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I'm looking to attach some USB devices to my embedded Linux board. It is an TI-ARM processor running embedded Linux, but I guess it could be any embedded Linux board.

If I purchase an USB device which has Linux support/driver, can this driver (generally) be re-compiled to work with the ARM architecture? (Instead of Windows ect.).

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1 Answer 1

up vote 9 down vote accepted

Yes, USB drivers can generally be expected to compile for other architectures other than x86. Of course this presumes that your board does have a host USB port. There are a few boards that have only USB device ports, and many SoCs have both USB host & device ports.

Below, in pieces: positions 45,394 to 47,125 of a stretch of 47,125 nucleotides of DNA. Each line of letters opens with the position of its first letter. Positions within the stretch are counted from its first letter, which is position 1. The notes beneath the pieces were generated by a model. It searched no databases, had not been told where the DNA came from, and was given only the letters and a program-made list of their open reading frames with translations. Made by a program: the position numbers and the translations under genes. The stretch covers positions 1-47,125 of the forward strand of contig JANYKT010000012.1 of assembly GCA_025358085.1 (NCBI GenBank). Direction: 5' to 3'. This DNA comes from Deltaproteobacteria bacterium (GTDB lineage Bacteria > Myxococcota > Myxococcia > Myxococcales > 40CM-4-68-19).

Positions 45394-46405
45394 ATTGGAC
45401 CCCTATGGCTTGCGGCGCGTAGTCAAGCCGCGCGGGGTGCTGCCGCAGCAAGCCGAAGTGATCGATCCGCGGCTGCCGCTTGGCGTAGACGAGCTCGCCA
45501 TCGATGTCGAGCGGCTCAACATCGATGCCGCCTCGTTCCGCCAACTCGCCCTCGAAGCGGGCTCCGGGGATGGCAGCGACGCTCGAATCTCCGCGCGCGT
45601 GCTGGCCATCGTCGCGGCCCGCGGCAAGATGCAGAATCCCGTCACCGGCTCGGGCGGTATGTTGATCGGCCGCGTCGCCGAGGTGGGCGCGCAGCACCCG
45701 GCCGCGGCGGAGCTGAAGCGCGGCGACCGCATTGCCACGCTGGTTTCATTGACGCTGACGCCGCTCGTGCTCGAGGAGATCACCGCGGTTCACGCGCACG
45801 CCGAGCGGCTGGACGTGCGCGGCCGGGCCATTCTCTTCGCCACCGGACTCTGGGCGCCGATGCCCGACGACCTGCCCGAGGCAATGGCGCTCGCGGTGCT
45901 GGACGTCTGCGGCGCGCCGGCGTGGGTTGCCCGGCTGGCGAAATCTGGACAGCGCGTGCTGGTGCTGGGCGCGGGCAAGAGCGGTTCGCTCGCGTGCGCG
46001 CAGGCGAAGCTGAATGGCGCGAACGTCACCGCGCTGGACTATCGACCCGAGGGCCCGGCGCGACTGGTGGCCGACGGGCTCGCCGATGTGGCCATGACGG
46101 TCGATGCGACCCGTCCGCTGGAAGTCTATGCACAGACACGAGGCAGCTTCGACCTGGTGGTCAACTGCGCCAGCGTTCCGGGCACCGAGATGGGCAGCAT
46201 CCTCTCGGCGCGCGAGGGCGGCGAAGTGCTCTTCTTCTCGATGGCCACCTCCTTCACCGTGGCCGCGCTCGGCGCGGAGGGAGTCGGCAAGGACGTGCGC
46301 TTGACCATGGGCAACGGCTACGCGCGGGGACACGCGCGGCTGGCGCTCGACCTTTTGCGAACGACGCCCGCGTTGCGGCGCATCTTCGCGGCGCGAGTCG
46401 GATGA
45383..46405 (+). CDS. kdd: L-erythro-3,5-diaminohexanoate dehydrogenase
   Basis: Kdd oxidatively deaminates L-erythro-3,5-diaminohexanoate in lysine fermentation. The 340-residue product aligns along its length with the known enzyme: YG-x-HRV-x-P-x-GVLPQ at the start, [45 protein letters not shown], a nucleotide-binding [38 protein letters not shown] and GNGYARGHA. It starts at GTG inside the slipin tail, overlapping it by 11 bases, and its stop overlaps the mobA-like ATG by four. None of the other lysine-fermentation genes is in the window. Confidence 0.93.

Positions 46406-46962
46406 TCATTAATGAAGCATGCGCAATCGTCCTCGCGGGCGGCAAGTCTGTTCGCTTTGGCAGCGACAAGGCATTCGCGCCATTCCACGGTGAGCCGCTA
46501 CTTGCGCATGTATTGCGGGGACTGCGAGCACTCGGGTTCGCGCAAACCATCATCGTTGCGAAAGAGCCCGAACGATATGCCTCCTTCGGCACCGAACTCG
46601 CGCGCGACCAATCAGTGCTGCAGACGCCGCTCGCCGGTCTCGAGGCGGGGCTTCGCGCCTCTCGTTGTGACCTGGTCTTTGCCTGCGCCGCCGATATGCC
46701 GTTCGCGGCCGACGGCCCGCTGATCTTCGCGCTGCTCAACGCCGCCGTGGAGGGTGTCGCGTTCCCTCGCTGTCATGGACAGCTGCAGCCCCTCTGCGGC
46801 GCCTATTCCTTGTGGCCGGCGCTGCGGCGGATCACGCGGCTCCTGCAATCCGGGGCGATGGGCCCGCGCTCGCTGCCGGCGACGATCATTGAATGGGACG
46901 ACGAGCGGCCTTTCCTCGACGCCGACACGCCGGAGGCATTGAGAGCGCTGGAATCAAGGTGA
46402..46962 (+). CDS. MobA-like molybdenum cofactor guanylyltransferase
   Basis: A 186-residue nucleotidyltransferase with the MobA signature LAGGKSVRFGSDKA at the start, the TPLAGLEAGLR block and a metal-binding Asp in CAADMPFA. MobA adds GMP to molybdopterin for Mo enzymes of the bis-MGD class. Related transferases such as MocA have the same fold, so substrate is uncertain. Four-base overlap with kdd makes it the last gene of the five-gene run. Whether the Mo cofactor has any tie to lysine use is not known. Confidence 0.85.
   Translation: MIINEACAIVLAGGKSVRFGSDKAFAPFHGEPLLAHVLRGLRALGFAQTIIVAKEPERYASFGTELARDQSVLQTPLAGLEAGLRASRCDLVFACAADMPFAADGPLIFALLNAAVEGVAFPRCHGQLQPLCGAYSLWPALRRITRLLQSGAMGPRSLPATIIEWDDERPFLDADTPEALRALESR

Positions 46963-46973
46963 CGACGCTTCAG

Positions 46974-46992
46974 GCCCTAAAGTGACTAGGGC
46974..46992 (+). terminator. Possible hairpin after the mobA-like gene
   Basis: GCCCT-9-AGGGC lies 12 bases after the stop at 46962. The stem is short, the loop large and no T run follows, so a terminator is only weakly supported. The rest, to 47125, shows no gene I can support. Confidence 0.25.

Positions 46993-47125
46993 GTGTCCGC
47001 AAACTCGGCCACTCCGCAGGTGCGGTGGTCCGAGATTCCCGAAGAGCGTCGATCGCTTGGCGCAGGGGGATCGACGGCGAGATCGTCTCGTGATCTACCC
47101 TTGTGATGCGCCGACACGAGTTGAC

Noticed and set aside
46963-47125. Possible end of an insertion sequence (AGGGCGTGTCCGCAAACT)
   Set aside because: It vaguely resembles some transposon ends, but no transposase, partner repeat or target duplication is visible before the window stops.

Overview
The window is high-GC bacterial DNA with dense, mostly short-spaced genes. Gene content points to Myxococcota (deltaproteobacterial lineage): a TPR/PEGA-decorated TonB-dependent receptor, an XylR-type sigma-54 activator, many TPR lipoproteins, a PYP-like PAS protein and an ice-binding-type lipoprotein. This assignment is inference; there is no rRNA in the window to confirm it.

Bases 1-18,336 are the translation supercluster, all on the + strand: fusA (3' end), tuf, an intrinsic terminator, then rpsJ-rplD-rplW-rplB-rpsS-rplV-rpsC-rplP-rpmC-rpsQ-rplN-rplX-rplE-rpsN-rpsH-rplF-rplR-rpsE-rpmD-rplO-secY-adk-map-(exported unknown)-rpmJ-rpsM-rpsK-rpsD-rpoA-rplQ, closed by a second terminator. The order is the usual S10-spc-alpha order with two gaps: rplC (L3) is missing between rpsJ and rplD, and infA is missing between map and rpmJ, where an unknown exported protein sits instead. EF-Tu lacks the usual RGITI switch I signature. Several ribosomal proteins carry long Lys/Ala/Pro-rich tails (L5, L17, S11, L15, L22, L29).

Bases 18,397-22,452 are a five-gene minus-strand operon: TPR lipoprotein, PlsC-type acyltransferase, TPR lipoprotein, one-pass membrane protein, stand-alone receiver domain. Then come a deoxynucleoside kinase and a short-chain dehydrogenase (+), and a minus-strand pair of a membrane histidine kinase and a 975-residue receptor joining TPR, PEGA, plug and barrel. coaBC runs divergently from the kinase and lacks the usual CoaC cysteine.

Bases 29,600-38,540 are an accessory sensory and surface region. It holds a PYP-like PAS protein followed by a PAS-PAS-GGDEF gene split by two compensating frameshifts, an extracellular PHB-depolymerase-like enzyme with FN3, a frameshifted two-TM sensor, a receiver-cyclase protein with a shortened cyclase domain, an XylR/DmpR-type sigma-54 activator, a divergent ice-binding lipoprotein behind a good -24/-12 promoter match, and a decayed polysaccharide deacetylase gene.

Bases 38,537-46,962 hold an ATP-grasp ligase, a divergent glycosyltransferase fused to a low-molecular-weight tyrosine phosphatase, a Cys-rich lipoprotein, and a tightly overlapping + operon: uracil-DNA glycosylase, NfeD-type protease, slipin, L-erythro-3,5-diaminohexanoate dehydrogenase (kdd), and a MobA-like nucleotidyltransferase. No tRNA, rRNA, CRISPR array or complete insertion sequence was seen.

But successfully compiling the (USB) driver may only be part of the task.
Some (USB) devices may require additional packages of libraries and other drivers for interfacing to application programs. For instance a USB digital TV tuner requires numerous packages (V4L, ALSA, I2C driver, userland firmware loading) to actually work.

Clarification
These additional dependencies that you may have to build are not because of USB.
The dependencies are related to the type of device.
An Ethernet interface, whether integrated into the SoC or offboard using USB, would be easily configured for full support in the kernel (e.g. protocol stack) and userland (e.g. Busybox has ifconfig, ping and routing apps).
A PCI TV tuner would have the same dependencies as the USB tuner. But the embedded environment typically means that you don't have any/most of these multimedia dependencies already built/installed.

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